By CCN Markets: Democratic presidential candidate Andrew Yang appeared on the Bill Maher show over the weekend. He discussed his Universal Basic Income (UBI) plan in detail, suggesting that big tech companies including Amazon could foot the bill. The clip is taking off, with more than…
By CCN Markets: Democratic presidential candidate Andrew Yang appeared on the Bill Maher show over the weekend. He discussed his Universal Basic Income (UBI) plan in detail, suggesting that big tech companies including Amazon could foot the bill. The clip is taking off, with more than 300,000 YouTube views already:
Yang has been promoting giving Americans money by taxing big tech companies. With the Department of Justice launching antitrust actions against Google and other tech titans, Yang’s platform looks increasingly relevant to investors as bipartisan support for a tech crackdown builds.
Yang has made his UBI proposal the centerpiece of his campaign. He plans to give every American 18 and older $1,000 per month without any qualifications. He claims that this will restore American economic vitality, create jobs, promote small business, and even reduce domestic violence.
While the idea of simply giving people money no strings attached seems radical, Yang notes that folks ranging from Martin Luther King Jr. to Nobel Prize-winning economists have supported this effort.
Critics, however, have been quick to say his idea is too expensive. Yang readily admits it will cost something like $1.5 trillion per year. The government currently spends $4.7 trillion per year. Thus, this is a gargantuan 30% increase in overall government spending. So how would Yang pay for it, especially as the government already runs a massive deficit as is?
Yang didn’t mince words when telling Maher his agenda:
“The way we get the money: How much did Amazon pay in taxes last year? Zero….We have to create a mechanism where the American public actually benefits from artificial intelligence. If we had even a mild value-added-tax and gave the American public a tiny slice of every Amazon sale, every Google search, every Facebook ad, every robot truck mile, it would generate over $800 million in new revenue.”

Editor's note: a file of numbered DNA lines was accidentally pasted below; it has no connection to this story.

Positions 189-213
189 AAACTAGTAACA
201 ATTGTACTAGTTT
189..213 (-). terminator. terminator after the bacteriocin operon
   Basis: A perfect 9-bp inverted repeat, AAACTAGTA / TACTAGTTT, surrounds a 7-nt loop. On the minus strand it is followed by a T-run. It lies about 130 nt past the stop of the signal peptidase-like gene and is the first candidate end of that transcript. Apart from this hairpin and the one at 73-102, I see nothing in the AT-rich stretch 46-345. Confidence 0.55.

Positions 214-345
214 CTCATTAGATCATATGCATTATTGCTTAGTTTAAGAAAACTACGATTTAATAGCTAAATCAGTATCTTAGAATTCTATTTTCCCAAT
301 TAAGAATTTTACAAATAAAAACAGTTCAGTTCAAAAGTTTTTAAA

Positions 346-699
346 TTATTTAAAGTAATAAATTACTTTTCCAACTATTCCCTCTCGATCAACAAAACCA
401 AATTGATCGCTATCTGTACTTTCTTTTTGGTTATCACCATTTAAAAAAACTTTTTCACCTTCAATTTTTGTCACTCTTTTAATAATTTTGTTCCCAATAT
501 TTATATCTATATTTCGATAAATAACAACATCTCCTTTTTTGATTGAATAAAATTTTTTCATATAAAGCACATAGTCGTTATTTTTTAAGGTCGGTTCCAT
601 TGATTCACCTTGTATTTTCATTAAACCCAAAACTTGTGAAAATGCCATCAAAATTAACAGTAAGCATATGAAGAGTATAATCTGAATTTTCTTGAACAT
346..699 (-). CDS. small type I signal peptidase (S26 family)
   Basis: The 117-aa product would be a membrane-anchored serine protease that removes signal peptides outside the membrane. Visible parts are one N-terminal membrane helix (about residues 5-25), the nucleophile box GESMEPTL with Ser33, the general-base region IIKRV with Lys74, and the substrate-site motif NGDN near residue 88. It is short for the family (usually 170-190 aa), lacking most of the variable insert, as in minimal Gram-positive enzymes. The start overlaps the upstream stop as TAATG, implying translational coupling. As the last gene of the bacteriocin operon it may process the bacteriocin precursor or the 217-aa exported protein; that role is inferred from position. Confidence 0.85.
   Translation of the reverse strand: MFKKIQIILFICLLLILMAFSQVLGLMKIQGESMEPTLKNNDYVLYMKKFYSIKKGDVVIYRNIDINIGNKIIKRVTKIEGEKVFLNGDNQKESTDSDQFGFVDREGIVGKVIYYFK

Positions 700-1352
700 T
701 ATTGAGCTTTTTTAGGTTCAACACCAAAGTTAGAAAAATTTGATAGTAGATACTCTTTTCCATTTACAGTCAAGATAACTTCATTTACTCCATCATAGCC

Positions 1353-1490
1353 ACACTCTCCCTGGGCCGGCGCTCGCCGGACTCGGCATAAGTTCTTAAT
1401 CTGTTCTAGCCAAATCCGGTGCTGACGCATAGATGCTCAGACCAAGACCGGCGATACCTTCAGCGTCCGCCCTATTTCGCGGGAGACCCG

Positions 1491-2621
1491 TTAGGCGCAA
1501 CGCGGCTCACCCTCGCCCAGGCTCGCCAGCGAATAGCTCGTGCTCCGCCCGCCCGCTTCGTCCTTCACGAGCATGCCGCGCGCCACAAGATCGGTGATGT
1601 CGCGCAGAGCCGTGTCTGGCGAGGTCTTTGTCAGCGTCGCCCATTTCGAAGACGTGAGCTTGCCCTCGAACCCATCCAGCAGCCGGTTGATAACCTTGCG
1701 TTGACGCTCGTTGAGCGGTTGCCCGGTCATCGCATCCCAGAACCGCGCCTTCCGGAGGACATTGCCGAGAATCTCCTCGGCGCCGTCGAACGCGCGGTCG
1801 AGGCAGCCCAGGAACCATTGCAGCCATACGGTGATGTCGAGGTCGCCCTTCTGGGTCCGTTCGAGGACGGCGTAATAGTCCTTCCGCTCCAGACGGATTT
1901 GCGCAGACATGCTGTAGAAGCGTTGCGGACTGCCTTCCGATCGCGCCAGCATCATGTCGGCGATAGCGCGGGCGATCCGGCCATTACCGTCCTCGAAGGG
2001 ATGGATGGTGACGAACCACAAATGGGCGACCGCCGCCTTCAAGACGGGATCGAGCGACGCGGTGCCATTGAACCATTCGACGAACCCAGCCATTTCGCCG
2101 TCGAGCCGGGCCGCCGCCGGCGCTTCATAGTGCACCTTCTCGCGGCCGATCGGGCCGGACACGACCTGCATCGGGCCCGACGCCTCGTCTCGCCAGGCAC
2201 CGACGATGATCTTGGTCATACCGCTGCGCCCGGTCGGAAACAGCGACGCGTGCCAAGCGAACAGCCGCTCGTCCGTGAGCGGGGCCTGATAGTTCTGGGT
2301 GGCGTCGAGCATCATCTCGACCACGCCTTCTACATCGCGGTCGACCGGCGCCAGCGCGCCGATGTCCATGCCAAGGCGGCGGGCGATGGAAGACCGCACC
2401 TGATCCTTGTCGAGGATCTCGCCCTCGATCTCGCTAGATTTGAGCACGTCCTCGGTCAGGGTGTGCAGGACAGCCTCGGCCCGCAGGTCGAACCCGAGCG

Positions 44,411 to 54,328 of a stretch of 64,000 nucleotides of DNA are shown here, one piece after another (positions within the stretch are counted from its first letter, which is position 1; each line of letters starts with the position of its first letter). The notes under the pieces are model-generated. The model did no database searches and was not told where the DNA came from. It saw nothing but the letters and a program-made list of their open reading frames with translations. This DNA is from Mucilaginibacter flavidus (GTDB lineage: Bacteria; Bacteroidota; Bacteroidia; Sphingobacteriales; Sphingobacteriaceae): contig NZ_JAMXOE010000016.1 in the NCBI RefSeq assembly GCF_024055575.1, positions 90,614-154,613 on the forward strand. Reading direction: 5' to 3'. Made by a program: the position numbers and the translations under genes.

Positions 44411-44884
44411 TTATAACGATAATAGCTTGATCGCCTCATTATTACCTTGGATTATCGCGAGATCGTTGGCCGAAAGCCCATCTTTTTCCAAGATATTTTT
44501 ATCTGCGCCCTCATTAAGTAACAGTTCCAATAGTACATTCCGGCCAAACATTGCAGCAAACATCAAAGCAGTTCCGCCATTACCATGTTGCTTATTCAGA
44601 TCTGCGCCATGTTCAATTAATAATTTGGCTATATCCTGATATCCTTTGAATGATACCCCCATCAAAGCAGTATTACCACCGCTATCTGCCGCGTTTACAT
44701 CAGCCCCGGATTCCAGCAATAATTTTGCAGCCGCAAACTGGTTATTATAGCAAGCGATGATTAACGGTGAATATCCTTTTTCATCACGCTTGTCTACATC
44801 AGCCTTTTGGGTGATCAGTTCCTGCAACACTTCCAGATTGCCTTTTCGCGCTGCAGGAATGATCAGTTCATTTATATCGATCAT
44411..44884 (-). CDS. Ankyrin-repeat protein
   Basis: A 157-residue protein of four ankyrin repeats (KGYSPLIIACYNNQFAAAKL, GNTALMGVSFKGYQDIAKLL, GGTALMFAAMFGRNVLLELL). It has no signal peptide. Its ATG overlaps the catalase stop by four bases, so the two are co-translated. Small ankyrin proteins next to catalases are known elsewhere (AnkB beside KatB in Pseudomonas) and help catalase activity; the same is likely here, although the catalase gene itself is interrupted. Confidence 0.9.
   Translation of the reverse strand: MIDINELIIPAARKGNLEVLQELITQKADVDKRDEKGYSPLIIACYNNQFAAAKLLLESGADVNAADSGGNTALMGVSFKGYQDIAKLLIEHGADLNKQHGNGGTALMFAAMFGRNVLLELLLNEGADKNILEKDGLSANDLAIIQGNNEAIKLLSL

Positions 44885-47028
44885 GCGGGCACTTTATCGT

In an appearance on Tucker Carlson’s show, Yang further laid into Amazon. Responding to Carlson’s question about companies avoiding income tax, Yang said:
“Amazon is the most egregious example, where they’re soaking up $20 billion in business and causing 30% of American malls and stores to close. And taxpayers are seeing zero in return.”
Yang noted that other developed countries have a value-added-tax that is much harder for companies to dodge than the U.S.’ current system.
“We need to wise up to the fact that companies like Amazon are very smart and are moving their earnings through places like Ireland where the American taxpayer will see none of it. The value-added-tax will make it impossible to sell to us without paying into our society their fair share.”
While both Yang and Bernie Sanders have garnered support from millennials due to their concern for underpaid young workers, they have different solutions to the problem. Sanders recently crashed the Walmart annual shareholder meeting to demand that they pay $15 per hour minimum to all their workers. Yang says this approach is counterproductive:
In his Maher interview, Yang said “it is not immigrants” that are causing economic problems for average Americans but rather “it’s technology.” However, there’s at least one technology that Yang strongly he supports. He recently posted a photo with Litecoin creator Charlie Lee:
This article was edited by Gerelyn Terzo.
Last modified: January 10, 2020 3:31 PM UTC